While the youngest member of the squad set the tone for the Canadians, it was the oldest member of the team – Remi Drolet – who inked the squad into the history books. Drolet was dominant in the anchor leg where he crossed the finish line in the silver-medal position.


“This is absolutely incredible. We were so stoked to start this race, and we told ourselves last night we are going to go for the medal today,” said Drolet, who finished just 10 seconds off the podium in the 30-kilometre skate-ski race when he was fourth.  “This is one of the best, if not the best, World Juniors for a Canadian team in terms of results. Knowing everyone on the relay team had a top-30 at the Championships we knew this was doable.”


Competing in his third World Junior Championships, Drolet was inspired by his teammates performance while warming up for his leg.


“When I finished my warmup and headed to the start, I saw we were really fighting well in the pack so I felt the pressure boil up,” said Drolet. “I was ready to go when Tom tagged off to me.”


With the Americans breaking off the front, Drolet quickly caught two skiers ahead of him in the battle for the silver medal.


“We can’t emphasize enough how great the skis were today, and what a great job the wax team did today. Those were the best skis I have ever been on,” added Drolet. “When I started the second lap, I started to go harder and pull away. I was able to break from the group on the final corner and get second.”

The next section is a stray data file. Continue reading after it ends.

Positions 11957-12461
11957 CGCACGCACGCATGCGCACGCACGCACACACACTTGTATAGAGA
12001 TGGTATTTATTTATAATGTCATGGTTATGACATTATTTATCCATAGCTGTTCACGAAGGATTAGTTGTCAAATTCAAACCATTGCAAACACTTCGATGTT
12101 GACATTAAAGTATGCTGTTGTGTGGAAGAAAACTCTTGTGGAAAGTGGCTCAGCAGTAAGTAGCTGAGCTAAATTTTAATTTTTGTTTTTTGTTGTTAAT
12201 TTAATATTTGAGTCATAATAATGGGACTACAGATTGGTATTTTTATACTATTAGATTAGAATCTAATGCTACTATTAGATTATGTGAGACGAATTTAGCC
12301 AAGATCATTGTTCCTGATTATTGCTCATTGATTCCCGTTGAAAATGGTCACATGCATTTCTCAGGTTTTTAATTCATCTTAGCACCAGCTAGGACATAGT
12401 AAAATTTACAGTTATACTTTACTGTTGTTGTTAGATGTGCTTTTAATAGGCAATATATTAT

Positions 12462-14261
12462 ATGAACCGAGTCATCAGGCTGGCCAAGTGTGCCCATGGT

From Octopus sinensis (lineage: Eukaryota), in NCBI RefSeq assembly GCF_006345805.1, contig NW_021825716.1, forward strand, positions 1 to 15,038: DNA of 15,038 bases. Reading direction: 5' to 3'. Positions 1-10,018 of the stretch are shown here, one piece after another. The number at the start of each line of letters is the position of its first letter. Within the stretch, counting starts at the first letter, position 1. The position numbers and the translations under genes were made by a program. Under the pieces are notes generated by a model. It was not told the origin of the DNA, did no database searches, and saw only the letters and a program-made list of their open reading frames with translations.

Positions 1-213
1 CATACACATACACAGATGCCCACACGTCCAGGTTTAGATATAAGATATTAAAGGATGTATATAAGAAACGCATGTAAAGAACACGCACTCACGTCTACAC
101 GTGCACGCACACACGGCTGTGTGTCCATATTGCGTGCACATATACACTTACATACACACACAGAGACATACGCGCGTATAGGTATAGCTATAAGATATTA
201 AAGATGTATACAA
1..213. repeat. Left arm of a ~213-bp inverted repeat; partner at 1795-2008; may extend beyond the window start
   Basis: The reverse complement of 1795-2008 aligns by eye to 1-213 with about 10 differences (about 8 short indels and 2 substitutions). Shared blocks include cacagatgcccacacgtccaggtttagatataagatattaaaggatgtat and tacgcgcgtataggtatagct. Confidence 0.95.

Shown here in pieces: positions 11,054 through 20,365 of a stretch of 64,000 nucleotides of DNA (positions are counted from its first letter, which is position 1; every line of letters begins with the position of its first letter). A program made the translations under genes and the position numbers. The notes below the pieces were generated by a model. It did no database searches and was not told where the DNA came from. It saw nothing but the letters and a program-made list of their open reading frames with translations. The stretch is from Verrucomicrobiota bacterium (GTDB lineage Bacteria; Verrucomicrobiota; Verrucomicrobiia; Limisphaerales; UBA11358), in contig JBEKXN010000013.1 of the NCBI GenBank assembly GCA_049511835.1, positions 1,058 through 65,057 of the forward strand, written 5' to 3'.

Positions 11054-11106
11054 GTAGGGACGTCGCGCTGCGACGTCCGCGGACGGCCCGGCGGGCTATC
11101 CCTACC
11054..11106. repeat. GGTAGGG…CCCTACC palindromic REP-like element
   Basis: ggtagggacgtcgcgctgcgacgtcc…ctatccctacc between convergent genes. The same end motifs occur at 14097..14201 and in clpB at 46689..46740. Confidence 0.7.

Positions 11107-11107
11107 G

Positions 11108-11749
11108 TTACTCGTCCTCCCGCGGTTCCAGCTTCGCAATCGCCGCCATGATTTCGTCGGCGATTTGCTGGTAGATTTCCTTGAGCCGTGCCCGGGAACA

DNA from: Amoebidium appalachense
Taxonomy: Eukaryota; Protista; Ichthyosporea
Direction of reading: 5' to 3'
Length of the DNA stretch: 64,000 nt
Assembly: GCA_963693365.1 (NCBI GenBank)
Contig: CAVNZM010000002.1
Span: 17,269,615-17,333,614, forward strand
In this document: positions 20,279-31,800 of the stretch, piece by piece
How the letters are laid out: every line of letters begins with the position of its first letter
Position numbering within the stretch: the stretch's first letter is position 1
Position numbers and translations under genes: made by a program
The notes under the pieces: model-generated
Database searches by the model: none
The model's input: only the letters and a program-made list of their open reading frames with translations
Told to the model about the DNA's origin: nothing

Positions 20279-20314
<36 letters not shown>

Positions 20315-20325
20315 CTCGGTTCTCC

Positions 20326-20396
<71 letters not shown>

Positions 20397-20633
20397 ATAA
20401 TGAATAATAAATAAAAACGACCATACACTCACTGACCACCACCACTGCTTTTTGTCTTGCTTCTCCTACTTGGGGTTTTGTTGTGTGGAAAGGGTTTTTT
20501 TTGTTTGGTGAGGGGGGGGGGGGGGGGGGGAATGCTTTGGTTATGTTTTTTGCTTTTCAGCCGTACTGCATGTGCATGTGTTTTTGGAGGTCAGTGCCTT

The American team won the gold with a time of 54:54.9. The Italians finished behind the Canadians in third at 55:50.3.


Team Canada has only ever won two medals at the Junior World Ski Championships. Canada’s most accomplished cross-country skier, Alex Harvey, was the last to stand on the podium at the most prestigious junior cross-country ski event in the world. Harvey won two bronze medals in 2007 along with a silver at the 2008 World Championships. The three-time Olympian also won a gold at the Under-23 World Champs in 2011 before going on to win two gold, one silver and two bronze medals at the senior World Championships. Marie Josee-Pepin is the only other Canadian to win a World Junior cross-country ski medal when she claimed the silver at the 1989 Championships.


Canada’s Kershaw, Drew Goldsack and Chandra Crawford combined to win one gold, one silver and two bronze medals at the Under 23 World Championships in 2004.


In addition to winning World Championship gold with Harvey in the team sprint in 2011, Kershaw was part of Canada’s only men’s World Cup medal-winning relay squad in 2017 when he teamed up with Harvey, Lenny Valjas and Knute Johnsgaard to win the bronze in Ulricehamn, Sweden.


The only other time a Canadian cross-country ski team won a World Cup relay medal came 30 years prior when a women’s foursome of Angela Schmidt-Foster, Carol Gibson, Jena McAllister, and Marie-Andree Masson won the bronze in Canmore, Alta.


“This was such a huge goal of our team when I was on the National Team,” added Kershaw. “We had many, many great races on the World Cup, winning medals in team sprints and individual races, but we just never could get it done until 2017 in Ulricehamn. I’ll never forget that day. To win a relay medal is so hard. You need all four guys to be skiing great.


“Today is equally special. It was like dominoes today. To see those guys feed off each other was so cool. Just absolutely amazing.”


The Nordic World Ski Championships wrap up on Saturday with the Under-23 relay event.